He really is going after her on complying with the recusal statute and arguing that she needs to recuse herself if they accept Chicago and Nordyke because it’s the same legal issue as Maloney. He notes that it’s not about details in the cases because she did deal with a strict incorporation in Maloney and the likely issue at hand in the other cases will be strict incorporation questions, so it’s a fair question. He then went for the peer pressure angle and talked about similar vows from Alito & Roberts. He actually said he believed that if the question before the Court is strict incorporation, it would be improper for her to hear any of the three previously mentioned cases. Go Kyl for being direct.

UPDATE: Schumer is up. He says he’ll follow upon what Sessions & Kyl asked. They both asked about race comments, so I don’t know if he’ll mention guns. Not a single mention of the Second Amendment. His job was to make her look less “empathetic” in her judgment, in the words of Obama. He asked her to talk about sympathetic cases where she had to follow legal standards and rule against them. But, in responding to one question, she said that hateful speech is clearly protected under the First Amendment. Oh really?

UPDATE: Sotomayor is refusing to answer if she’s a strict constructionist, saying she doesn’t like labels. Is “wise latina” not a label? She seems to like that one quite a bit. He seems to have stumped her on what’s in the Constitution. She’s having to stop and think about her answers on abortion. I won’t get into the abortion issue here, but it was funny watching her try to think about it.

UPDATE: And we’re on to Day 3 (2, really). Sen. Coburn is asking that Sotomayor “educate him” on Maloney and why she’s now denying that she said it wasn’t fundamental. She claims that Maloney recognized Heller, so clearly she wasn’t saying it wasn’t fundamental. He’s also calling her out for claiming that Heller specifically ruled that the Second Amendment wasn’t incorporated, but he then told her to specify whether the SCOTUS set precedent with the case or simply didn’t answer a question it wasn’t taken up. She finally conceded that they simply did not rule on it and in fact they implied it should be taken up.

Coburn is going back to the history of restoring rights to minorities in the South because of infringement by the states. I love the issue coming up since she has made such a big deal out of race.

He also points out that she said yesterday something that is directly spelled out in the Bill of Rights – the Second Amendment – is still “open” and debated law, while she claimed that something not spelled out – abortion – is “settled” law. If Roe settled abortion in the broad sense, then Heller settled the Second Amendment. That concerns me that if she considers it open, then she would be willing to actually overturn Heller given the opportunity.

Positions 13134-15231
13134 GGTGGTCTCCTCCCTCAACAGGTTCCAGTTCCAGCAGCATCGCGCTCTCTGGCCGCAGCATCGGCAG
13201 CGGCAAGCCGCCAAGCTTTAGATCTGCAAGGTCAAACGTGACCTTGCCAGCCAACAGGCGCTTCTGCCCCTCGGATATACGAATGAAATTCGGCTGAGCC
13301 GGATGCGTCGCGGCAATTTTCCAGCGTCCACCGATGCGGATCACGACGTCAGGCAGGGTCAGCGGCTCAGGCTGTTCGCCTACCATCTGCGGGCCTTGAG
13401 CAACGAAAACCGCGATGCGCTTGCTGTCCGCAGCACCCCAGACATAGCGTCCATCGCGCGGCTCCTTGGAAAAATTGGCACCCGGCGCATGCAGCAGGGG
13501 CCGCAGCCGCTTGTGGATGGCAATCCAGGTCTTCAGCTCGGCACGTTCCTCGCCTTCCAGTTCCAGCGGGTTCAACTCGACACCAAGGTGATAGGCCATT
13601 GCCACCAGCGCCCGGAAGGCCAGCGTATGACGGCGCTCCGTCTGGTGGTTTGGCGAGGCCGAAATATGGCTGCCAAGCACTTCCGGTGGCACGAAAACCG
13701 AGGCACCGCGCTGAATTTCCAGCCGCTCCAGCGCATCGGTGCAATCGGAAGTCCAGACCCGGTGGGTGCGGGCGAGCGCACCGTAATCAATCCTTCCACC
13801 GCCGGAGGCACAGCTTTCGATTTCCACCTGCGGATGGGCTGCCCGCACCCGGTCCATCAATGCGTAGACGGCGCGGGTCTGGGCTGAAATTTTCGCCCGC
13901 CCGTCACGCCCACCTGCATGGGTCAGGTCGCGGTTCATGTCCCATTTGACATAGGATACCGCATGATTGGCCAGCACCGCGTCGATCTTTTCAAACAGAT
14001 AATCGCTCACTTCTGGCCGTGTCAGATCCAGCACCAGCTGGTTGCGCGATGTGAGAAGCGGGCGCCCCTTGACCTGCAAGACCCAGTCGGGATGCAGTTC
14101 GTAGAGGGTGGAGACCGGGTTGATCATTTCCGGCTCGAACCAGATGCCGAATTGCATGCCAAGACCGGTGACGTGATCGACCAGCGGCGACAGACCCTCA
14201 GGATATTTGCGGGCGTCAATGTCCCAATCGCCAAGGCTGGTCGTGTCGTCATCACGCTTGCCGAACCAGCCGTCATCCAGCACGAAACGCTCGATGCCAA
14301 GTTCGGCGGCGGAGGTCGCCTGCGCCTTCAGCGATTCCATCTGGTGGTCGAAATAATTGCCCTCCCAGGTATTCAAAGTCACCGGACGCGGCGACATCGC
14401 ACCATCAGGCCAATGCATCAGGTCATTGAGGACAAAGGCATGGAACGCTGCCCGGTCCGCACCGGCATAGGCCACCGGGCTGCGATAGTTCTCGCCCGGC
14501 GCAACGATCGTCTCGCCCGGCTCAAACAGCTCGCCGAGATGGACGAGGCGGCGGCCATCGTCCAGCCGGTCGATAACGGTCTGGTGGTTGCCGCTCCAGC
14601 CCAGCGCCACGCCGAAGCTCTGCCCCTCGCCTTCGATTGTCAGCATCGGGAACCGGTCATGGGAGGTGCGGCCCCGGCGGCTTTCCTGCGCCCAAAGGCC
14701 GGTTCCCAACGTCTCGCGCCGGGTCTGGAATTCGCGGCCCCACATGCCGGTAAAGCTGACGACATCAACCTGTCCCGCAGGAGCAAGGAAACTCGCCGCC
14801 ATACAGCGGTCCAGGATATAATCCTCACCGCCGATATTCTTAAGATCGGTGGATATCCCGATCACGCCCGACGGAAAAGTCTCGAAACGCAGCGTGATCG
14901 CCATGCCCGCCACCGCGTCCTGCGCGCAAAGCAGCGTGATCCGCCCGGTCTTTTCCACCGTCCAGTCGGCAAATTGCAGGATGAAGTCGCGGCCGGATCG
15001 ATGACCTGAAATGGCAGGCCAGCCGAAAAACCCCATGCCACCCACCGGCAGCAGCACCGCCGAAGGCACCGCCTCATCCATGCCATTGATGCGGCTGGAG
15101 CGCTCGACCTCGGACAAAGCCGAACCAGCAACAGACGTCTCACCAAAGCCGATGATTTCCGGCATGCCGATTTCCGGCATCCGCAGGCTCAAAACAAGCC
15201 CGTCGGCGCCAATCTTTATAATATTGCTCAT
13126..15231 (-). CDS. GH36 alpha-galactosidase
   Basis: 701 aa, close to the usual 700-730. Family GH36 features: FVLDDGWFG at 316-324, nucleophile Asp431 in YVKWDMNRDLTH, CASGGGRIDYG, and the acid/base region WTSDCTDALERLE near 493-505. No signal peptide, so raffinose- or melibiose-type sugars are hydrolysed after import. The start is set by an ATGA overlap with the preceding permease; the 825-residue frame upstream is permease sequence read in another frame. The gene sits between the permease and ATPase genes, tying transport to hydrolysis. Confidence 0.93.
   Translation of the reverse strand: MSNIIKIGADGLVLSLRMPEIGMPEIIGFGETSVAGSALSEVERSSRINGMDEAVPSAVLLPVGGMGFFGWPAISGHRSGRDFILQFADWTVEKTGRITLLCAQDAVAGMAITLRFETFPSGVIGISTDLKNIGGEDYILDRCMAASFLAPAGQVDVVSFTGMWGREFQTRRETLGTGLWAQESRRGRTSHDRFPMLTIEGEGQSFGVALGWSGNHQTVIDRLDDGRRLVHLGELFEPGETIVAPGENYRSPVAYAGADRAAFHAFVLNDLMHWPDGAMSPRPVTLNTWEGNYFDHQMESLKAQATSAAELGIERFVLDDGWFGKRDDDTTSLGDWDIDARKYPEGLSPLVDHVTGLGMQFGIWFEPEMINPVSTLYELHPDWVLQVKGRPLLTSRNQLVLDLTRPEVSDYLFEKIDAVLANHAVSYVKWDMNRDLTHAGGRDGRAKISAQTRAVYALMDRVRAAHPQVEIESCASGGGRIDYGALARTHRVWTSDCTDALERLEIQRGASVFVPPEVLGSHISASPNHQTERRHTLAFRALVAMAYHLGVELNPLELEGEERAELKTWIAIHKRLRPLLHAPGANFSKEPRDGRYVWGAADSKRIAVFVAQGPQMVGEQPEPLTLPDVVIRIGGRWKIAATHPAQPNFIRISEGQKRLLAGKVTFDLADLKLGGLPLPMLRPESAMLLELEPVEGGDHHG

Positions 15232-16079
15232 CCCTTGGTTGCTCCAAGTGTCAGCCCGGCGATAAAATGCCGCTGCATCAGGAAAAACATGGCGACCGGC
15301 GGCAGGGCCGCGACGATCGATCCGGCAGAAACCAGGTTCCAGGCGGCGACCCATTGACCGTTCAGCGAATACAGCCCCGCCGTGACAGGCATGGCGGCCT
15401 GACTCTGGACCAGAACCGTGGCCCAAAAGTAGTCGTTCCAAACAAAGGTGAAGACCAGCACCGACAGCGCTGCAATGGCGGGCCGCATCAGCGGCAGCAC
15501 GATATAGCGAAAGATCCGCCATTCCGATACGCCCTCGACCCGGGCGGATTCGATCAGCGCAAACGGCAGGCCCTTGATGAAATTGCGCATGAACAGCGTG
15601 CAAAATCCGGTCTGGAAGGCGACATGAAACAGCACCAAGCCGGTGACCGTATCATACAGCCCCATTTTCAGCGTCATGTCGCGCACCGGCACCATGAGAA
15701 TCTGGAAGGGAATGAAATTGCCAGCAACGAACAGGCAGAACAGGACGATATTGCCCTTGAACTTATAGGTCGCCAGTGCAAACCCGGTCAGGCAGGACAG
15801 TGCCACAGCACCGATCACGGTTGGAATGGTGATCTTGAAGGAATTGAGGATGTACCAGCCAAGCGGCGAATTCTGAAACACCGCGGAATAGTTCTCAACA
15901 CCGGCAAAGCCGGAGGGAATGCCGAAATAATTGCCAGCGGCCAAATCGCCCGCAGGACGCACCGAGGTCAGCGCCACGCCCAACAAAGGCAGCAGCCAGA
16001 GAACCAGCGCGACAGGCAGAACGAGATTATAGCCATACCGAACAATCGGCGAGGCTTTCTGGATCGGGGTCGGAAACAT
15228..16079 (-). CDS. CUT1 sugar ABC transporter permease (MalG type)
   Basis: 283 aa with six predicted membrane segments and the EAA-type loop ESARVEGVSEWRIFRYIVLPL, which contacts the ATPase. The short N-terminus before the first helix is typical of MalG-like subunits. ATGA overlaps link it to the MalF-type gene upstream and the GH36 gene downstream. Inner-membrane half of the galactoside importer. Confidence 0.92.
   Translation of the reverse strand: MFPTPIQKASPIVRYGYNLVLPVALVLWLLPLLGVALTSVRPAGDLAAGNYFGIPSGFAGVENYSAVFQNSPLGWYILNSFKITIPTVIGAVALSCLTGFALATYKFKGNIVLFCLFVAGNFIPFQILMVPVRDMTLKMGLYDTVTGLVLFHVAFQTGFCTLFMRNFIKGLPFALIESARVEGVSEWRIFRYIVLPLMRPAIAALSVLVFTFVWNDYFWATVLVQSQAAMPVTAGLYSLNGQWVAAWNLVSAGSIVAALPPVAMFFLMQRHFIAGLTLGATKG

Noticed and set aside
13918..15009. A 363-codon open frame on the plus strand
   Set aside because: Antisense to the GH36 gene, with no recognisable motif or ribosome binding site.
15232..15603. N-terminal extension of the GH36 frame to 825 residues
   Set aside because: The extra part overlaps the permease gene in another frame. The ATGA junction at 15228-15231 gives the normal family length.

He specifically asked her for a specific right to self-defense. She won’t answer. She says she can’t think of a case where SCOTUS has said that people do have that right. She can’t think of any federal laws on self-defense. He’s asking specifically if she personally believes that as an individual has a right to defend themselves. She said she can’t answer something like that, not because she thinks she’ll hear a case, but it seems to be a complicated question for her. He’s even giving her the out to say there could be a case someday. However, she says it’s just so difficult because she’s a judge and she just doesn’t think like that. She uses an extreme examples that are clearly not self-defense to say that’s why it is complicated, so she can’t explain whether she believes that an individual can defend themselves against a direct attack.

I’ll be honest, the clearly uncomfortable answers to those questions and the extreme examples of non-self-defense situations make me wonder if she actually does believe in any level of self-defense. The closest she would come to saying anything about an individual’s right to save their own life is that there are some situations that New York’s criminal law that allow for a self-defense argument.

UPDATE: I would actually be curious to know if there is any precedent for asking a nominee a similar question about a simple right to defend your life. I actually give her some leeway for not directly answering many questions because of the nature of these proceedings. It happens both ways. But, that evasiveness on self-defense was beyond disturbing. I’m fairly confident she could have answered it in an intelligent way without getting in the way of future cases. But, I’d like to know if there are other examples of answers to similar questions by other nominees. I want to know if her evasiveness was in line with expectations or truly dodging an important, yet simple question.

UPDATE: Amy Klobuchar says she personally supports the Heller decision, and just asked Sotomayor to again say that she acknowledges Heller happened. There was nothing insightful about Sotomayor’s response, but rather about Klobuchar’s statement. She supported the individual rights view so much that she refused to join the majority of the Senate in signing onto a brief in support of Heller.